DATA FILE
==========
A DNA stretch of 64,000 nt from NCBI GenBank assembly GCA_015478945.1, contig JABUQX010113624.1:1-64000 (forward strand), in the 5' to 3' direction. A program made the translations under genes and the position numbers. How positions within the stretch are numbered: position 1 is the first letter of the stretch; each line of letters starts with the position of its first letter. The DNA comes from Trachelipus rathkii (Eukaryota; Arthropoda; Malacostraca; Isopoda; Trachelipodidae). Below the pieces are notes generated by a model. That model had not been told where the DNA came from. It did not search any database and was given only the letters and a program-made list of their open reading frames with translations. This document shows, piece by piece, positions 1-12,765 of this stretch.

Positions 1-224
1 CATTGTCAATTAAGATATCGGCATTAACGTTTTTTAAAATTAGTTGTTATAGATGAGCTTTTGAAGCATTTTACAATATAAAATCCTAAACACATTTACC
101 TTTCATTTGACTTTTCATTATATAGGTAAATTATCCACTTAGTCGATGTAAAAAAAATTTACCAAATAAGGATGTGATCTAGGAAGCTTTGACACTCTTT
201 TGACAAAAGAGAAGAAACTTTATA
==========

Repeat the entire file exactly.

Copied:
A DNA stretch of 64,000 nt from NCBI GenBank assembly GCA_015478945.1, contig JABUQX010113624.1:1-64000 (forward strand), in the 5' to 3' direction. A program made the translations under genes and the position numbers. How positions within the stretch are numbered: position 1 is the first letter of the stretch; each line of letters starts with the position of its first letter. The DNA comes from Trachelipus rathkii (Eukaryota; Arthropoda; Malacostraca; Isopoda; Trachelipodidae). Below the pieces are notes generated by a model. That model had not been told where the DNA came from. It did not search any database and was given only the letters and a program-made list of their open reading frames with translations. This document shows, piece by piece, positions 1-12,765 of this stretch.

Positions 1-224
1 CATTGTCAATTAAGATATCGGCATTAACGTTTTTTAAAATTAGTTGTTATAGATGAGCTTTTGAAGCATTTTACAATATAAAATCCTAAACACATTTACC
101 TTTCATTTGACTTTTCATTATATAGGTAAATTATCCACTTAGTCGATGTAAAAAAAATTTACCAAATAAGGATGTGATCTAGGAAGCTTTGACACTCTTT
201 TGACAAAAGAGAAGAAACTTTATA